Under Japan’s High Pressure Gas Safety Act, CO2 has been reclassified from the most restrictive level of Group 3, to the least restrictive level of Group 1, removing significant administrative costs for users and manufacturers of CO2 systems.
R744.com spoke with overseas system and component suppliers about their outlook on what impact this regulatory change will have on their business as well as on the industry at-large.
“This is a game changer for industrial refrigeration in Japan! CO2 is now set to become the 1st refrigerant of choice for new installations in the foreseeable future,” exclaimed Ferdinand Spannan, Managing Director for Bitzer Japan.
Bitzer, whose extensive line of CO2 compressors which includes their latest highly efficient ECOLINE+ compressor, has been active in Japan for a long time. However, Spannan believes this latest regulatory change will have a huge impact on their Japanese business.
“We have always been convinced of a great potential for CO2 in Japan in the long term,” he added. “But in 2017 this confidence has reached new heights.”
Joakim Fahlstedt, representative director for heat exchanger manufacturer SWEP Japan K.K., echoed this sentiment.
“SWEP Japan is very excited to hear about the CO2 regulation change as it will enable opportunities that we are well prepared for,” said Fahlstedt. “We have the proven technology that can cover the capacity range which is targeted within the CO2 deregulation. We also see several opportunities in the industrial sector, to utilize CO2 for waste heat recovery.”
“This is a game changer for industrial refrigeration in Japan!”Ferdinand Spannan, Managing Director, Bitzer Japan
Suppliers ready to supply increased demand
Other CO2 component suppliers expressed excitement and eagerness to supply the increased demand. The regulatory update is also seen as validation of their investments in CO2 systems in the region.
“Considering the recent reclassification…Güntner expects a significant increase of CO2 installations in Japan in the near future,” said Patrik Raich, manager for Guntner Asia Pacific.
“We currently supply approximately 500 CO2 system components per year in Japan,” he added. “For 2018, we expect around 1,000 units.”
Anticipating an increase in demand for CO2 in larger applications, Raich emphasized Guntner’s range of CO2 gas coolers, de-superheaters, evaporators, bare coils, floor-mounted cooler and plate heat exchanger units, already available in Japan.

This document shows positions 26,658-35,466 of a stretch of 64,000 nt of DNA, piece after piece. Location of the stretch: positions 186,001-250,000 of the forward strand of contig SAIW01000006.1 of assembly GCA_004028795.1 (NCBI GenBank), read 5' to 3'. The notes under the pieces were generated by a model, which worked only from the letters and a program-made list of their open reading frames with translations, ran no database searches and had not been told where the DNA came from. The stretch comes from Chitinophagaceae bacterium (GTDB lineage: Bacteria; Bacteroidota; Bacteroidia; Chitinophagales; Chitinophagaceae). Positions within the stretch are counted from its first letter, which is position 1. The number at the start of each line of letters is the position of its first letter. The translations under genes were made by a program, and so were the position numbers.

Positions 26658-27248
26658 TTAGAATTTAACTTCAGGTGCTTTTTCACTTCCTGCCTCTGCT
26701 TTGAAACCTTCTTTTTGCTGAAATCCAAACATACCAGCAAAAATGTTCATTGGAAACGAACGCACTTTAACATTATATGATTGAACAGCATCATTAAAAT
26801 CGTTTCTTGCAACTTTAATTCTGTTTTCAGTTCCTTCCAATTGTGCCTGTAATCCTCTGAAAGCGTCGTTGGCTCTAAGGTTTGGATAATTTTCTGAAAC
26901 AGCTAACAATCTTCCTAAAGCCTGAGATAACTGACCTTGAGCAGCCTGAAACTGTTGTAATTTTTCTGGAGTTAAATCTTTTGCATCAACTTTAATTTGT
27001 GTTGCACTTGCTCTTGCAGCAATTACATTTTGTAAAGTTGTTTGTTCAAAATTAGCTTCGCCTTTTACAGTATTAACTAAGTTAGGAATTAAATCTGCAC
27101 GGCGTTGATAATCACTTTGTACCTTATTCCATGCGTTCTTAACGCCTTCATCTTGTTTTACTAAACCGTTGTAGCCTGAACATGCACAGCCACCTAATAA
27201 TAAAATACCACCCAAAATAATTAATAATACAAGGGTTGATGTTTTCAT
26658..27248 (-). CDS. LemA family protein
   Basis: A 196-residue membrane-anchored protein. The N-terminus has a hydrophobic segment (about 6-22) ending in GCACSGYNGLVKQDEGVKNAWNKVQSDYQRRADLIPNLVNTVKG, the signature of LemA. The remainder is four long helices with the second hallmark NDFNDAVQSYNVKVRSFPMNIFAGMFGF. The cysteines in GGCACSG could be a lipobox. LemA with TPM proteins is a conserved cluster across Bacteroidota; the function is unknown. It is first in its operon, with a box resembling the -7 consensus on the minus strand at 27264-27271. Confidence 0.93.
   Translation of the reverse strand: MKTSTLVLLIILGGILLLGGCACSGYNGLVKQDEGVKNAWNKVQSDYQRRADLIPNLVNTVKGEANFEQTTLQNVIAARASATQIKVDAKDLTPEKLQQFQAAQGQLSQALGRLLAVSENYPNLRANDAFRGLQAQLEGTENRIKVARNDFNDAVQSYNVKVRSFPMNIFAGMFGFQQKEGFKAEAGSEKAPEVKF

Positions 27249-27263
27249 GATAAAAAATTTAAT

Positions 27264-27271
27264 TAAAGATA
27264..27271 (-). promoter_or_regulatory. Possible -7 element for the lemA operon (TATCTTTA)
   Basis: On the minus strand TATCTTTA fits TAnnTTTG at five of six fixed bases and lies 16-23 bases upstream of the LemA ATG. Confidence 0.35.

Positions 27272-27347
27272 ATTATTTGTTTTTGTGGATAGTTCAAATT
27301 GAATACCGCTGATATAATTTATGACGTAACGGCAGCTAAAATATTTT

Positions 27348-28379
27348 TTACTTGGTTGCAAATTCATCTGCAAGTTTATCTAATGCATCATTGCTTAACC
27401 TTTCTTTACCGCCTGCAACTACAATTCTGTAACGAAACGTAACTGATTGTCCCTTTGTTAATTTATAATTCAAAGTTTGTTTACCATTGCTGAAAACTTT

“Therefore, we can cover applications such as commercial and industrial refrigeration, logistics centers, food processing and shock frosting,” he said.
Control supplier Carel, also believes the deregulation will increase the market for CO2 in larger industrial applications.
“We think that CO2 in low temperature applications (cold rooms and tunnel freezers) could be a good alternative to cascade NH3/CO2 systems or ammonia direct expansion systems,” said Nicola Pieretti, application manager for Carel. “The new regulatory change confirms this direction.”
Carel, together with their Japanese partner Shibata Welding Construction company, has been working on the development of CO2 rack systems in Japan for the last five years and is well-positioned to supply the increased demand.
Enrico Dall’Armellina, senior key account manager for Swedish supplier Alfa Laval cited their company’s on-going effort to localize their production of high-pressure brazed heat exchangers for CO2 transcritical for the Asian market.
“This regulation update just reinforces our willingness to proceed in this direction,” he said.
Armin Schnell, managing director for component supplier ebm-papst agreed, “We think that the easing of the regulation will lead to a further increase in CO2 refrigeration equipment [in Japan] in the future and we are ready to address the increased demand.”
End users to see increasing number of CO2 advantages
The suppliers also emphasized the positive impact the new regulations will have on the end users who use their equipment.
“One of our customers is using our CO2 compressors for hot water heat pumps in commercial capacities (hotels, hospitals, offices, institutions, dormitories, etc.),” said Spannan. “This new regulation reduces workload for this OEM, as well as the end users as they won’t need to provide as much documentation to local High Pressure Safety Institute of Japan (KHK) authorities for units with capacities between 3 to 20 RT.”
This effect, indeed, is in line with the intention of the Japanese government whose stated goal is to “relax administrative procedures for businesses in utilizing refrigeration units using carbon dioxide refrigerants,” according to their website.
“This effort is expected to contribute to the further dissemination of carbon dioxide refrigerants,” the statement on their website adds.
Combined with the soon expected return of government subsidies for natural refrigerant systems in retail and food processing applications, 2017 is proving to be the year of increasing momentum for CO2 use in all applications in Japan.